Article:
Journal Information
Vol. 44. Issue 1.
Pages 62-63 (January - February 2020)
Vol. 44. Issue 1.
Pages 62-63 (January - February 2020)
Letter to the Editor
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Intensivist or transplants coordinator: It makes no difference
Intensivista o coordinador de trasplantes: tanto monta monta tanto
L. Martin-Villena,c,
Corresponding author
, F. Cabeza-Cabezab,c, J.J. Egea-Guerreroa,d
a Unidad de Gestión Clínica de Medicina Intensiva, Hospital Universitario Virgen del Rocío, Sevilla, Spain
b Unidad de Gestión Clinica de Medicina Intensiva, Hospital Universitario Juan Ramón Jiménez, Huelva, Spain
c Coordinación Sectorial de Trasplantes de Sevilla-Huelva, Consejería de Salud y Familias, Spain
d Coordinación Autonómica de Trasplantes de Andalucía. Consejería de Salud y Familias, Spain
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To the Editor,

The success of the Spanish model of donation and transplant is based on 3 basic pillars. A committed and generous society that, at its darkest hour, says yes to donation; a public and universal healthcare system that allows equal and transparent access to transplants for every citizen; lastly, a unique and structured organizational model where the tasks of all healthcare providers involved in donation and/or transplant protocols are well-defined with guarantees and quality.

Although our system has elements that are common to other international models, the differential element that conditions the Spanish success worldwide1 is the in-hospital transplant coordinator represented in the intensivist. This professional systematically identifies and offers the possibility of donation to the family respectfully and freely to safeguard the last wishes of the deceased.2 Once the family has said «yes» to donation the intensivist-coordinator, on top of supporting the family, makes sure that the donor is kept in optimal conditions so that his organs are eligible for transplant with the highest quality and guarantees possible.

A clear example of the importance of the intensivist as a transplant coordinator is what has happened over the last few years in the province of Huelva, Spain. Back in April 2017 (blue arrow in Fig. 1), The Juan Ramón Jiménez Hospital, reference center on neurocritical care in Huelva, integrated transplant coordination into the healthcare structure of the intensive care unit. Thanks to this integration expressed in the work done both by the coordinator and the specialist, in little over a year, the donation rate in the province of Huelva has gone up from 25.5–70.2 donors per million inhabitants.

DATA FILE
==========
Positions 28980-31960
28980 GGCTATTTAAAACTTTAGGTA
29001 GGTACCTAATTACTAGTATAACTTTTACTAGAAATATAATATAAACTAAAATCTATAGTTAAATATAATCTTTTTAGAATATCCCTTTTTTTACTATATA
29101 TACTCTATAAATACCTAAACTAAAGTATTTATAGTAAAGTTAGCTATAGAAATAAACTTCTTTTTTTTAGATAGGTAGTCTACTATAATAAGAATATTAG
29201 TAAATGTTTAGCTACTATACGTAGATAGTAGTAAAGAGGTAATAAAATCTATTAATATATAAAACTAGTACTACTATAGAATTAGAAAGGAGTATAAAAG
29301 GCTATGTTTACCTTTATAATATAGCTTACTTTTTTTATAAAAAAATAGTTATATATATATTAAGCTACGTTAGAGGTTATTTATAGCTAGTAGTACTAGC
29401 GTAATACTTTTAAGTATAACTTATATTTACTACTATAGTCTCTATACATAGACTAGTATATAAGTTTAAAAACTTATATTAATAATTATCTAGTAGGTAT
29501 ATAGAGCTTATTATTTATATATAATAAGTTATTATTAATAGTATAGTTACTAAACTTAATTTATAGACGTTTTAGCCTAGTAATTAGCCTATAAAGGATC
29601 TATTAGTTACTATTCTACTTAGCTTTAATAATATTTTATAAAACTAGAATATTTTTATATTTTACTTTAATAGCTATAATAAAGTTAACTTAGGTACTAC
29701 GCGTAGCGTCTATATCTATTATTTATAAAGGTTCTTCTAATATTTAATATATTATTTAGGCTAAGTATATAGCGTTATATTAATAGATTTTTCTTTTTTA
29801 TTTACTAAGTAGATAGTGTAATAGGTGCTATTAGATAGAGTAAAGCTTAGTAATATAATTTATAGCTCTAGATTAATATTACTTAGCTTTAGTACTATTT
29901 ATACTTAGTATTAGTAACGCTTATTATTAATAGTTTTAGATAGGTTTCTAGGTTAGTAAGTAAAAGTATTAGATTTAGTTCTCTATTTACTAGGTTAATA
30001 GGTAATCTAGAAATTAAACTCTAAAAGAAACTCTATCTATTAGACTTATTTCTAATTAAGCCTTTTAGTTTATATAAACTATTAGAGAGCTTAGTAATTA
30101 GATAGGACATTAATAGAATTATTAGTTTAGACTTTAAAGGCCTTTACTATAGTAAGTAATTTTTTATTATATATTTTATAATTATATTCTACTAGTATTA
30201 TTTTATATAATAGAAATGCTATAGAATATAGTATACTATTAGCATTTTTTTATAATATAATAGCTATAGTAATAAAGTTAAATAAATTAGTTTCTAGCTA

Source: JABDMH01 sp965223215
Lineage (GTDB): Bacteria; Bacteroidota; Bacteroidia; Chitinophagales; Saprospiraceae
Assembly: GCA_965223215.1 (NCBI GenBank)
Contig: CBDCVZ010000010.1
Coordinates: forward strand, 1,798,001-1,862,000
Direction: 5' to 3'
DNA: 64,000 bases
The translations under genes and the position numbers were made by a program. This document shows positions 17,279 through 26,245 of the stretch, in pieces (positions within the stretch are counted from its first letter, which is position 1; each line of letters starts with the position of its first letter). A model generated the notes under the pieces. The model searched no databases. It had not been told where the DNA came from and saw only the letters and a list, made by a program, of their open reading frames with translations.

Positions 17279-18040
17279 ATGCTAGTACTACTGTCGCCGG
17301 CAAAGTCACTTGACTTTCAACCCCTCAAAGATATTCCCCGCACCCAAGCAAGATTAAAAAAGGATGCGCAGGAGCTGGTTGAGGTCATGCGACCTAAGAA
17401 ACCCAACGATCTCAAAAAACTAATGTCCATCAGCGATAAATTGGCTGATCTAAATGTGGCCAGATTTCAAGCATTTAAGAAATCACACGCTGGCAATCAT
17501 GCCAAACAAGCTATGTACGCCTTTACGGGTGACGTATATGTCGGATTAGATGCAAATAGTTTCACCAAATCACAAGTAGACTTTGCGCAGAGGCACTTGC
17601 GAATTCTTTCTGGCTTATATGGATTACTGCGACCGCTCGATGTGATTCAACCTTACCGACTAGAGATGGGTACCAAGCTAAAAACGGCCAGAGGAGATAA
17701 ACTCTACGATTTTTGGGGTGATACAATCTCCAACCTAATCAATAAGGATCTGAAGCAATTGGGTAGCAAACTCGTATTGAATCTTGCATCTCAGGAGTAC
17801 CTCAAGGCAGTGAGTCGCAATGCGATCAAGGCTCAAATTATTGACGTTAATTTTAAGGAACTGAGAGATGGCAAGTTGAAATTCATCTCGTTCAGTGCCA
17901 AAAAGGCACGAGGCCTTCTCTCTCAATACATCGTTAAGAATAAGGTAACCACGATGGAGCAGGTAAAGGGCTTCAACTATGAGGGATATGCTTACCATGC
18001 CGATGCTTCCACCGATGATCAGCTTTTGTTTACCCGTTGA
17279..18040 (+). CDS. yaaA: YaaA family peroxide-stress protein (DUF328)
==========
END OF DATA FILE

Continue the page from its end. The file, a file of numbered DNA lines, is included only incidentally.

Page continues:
Fig. 1.

Rates of interannual donation based on the type of donor. Huelva. Spain. 2013–2018.


The role of the transplant coordinator as the key element to improve the process of donation was already known3,4 but, as it the Spanish case shows, intensive medicine integration has been the key to put the province of Huelva first in the worldwide list of donation and transplants.


The authors declared that they received no funding while conducting this study.

International figures on donation and transplantation.
D. Daga-Ruiz, J.J. Egea-Guerrero.
Medicina intensiva: la columna vertebral del proceso de donación en España.
Med Intensiva., 44 (2019), pp. 62-63
A. Salim, C. Berry, E.J. Ley, D. Schulman, C. Desai, S. Navarro, et al.
In-house coordinator programs improve conversion rates for organ donation.
J Trauma., 71 (2011), pp. 733-736
J.A. Caramiciu, J.P. Adams, B.T. McKown, C.D. French, E.R. Ruggieri, S.O. Heard.
Effects of an in-house coordinator and practitioner referral rather than proxy referral on tissue donation rates.
Transplant Proc., 46 (2014), pp. 1274-1280

Please cite this article as: Martin-Villen L, Cabeza-Cabezab F, Egea-Guerrero JJ. Intensivista o coordinador de trasplantes: tanto monta monta tanto. Med Intensiva. 2020;44:62–63.

Copyright © 2019. Elsevier España, S.L.U. and SEMICYUC
Medicina Intensiva (English Edition)
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